Snack-Attack On Biotech No Fatal Blow To Hawaii

February 3, 2000
Honolulu Advertiser

Supporters of HawaiiÕs role in the emerging biotech industry must not be discouraged by recent news that the huge Frito-Lay company will no longer make chips out of genetically altered corn.

This decision, a response to consumer qualms about bio-engineered foods, will be seen as a setback for HawaiiÕs booming $20 million-a-year seed-corn business. But it is not a fatal blow.

The debate over bio-engineered foods has heated in recent days. Europe, particularly, is suspicious of food products made from biologically engineered plants or animals.

While consumer opposition in the United States is not as strong, it is apparently enough to concern Frito-Lay.

Frito-LayÕs primary concern is selling snacks, not in building a base for high-tech agriculture in Hawaii. So, the local industry will simply have to take this blow and move on.

Still, the future for seed corn and other forms of biotechnology remains bright in the Islands and should continue to receive support from the state, from the University of Hawaii and from private industry.

The first line of attack is to continue to work for consumer acceptance of biologically engineered food products. From disease-resistant papaya to naturally decaffinated coffee, Hawaii is developing a wide list of likely products that owe their success to bio-engineering.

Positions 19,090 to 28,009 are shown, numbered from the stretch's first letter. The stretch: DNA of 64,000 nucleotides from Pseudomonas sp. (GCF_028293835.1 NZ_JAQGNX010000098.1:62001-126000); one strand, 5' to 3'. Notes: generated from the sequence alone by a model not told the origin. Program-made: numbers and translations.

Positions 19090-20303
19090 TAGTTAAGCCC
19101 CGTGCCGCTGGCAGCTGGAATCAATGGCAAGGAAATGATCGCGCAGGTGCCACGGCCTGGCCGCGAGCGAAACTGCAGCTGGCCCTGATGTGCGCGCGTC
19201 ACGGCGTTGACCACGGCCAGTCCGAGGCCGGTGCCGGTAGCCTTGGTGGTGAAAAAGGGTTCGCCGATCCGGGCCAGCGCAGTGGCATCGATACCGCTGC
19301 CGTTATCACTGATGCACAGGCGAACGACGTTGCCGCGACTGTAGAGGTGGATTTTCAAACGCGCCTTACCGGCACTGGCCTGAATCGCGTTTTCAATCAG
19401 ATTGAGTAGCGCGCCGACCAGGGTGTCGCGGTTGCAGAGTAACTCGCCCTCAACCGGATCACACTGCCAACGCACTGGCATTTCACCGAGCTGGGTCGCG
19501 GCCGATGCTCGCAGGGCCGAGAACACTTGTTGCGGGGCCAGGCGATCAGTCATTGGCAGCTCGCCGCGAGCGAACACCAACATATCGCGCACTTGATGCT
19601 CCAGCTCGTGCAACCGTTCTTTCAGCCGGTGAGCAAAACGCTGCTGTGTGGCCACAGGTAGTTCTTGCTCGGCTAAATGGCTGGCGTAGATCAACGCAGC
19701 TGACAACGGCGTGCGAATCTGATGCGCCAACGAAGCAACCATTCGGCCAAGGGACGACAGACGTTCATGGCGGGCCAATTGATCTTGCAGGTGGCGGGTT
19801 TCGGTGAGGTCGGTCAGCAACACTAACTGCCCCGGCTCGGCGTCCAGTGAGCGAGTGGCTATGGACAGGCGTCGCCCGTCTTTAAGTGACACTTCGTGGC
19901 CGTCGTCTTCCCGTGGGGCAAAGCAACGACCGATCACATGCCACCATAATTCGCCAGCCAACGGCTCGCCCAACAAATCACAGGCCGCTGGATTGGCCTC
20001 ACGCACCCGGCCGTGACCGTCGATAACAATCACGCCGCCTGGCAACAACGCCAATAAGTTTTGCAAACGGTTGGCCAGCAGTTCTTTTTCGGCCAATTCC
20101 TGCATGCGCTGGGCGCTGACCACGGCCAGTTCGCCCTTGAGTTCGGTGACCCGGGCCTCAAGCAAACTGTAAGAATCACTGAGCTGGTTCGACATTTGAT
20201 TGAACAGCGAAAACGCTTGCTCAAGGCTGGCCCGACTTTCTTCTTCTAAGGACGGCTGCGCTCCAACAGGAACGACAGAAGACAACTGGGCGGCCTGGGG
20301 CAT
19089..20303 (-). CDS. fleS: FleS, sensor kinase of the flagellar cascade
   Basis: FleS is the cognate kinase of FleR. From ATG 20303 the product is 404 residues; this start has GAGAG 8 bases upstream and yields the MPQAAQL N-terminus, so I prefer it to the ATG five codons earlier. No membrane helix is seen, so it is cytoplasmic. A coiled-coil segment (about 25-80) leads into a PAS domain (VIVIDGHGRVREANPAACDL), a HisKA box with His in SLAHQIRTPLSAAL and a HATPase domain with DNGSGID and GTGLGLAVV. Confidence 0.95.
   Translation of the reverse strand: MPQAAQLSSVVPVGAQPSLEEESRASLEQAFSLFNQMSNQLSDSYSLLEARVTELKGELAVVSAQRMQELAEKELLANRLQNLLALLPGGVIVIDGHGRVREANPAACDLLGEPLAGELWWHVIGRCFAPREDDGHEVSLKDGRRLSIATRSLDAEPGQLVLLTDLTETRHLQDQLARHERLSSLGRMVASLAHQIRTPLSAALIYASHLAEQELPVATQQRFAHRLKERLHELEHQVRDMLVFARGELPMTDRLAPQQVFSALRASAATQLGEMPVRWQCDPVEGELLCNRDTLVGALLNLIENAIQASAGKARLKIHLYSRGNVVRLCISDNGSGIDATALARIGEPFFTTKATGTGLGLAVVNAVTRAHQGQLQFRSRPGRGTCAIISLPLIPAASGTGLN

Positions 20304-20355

There are legitimate concerns about biologically engineered crops, but they have to do with larger environmental questions rather than the health or safety of the final consumers. The U.S. Food and Drug Administration has ruled that biotech foods are safe to eat.

The larger concerns focus on issues such as whether the herbicide- or pesticide-resistant qualities of engineered crops could "escape" or migrate into other species where that resistance might create a problem. Imagine, for instance, an herbicide-resistant weed or alien plant getting into the environment.

These are issues that can be resolved through ethical experimentation and thorough testing and research. And in these areas, HawaiiÕs future remains bright.

Because of our physical isolation and year-around growing season, we are an ideal laboratory for the development of biologically advanced plant species. This is true whether the advances come through genetic engineering or through the more laborious methods that farmers have used for centuries.

In sum, Hawaii must press on with its efforts to develop an international reputation for biotech advances. The Frito-Lay decision is but a momentary setback.


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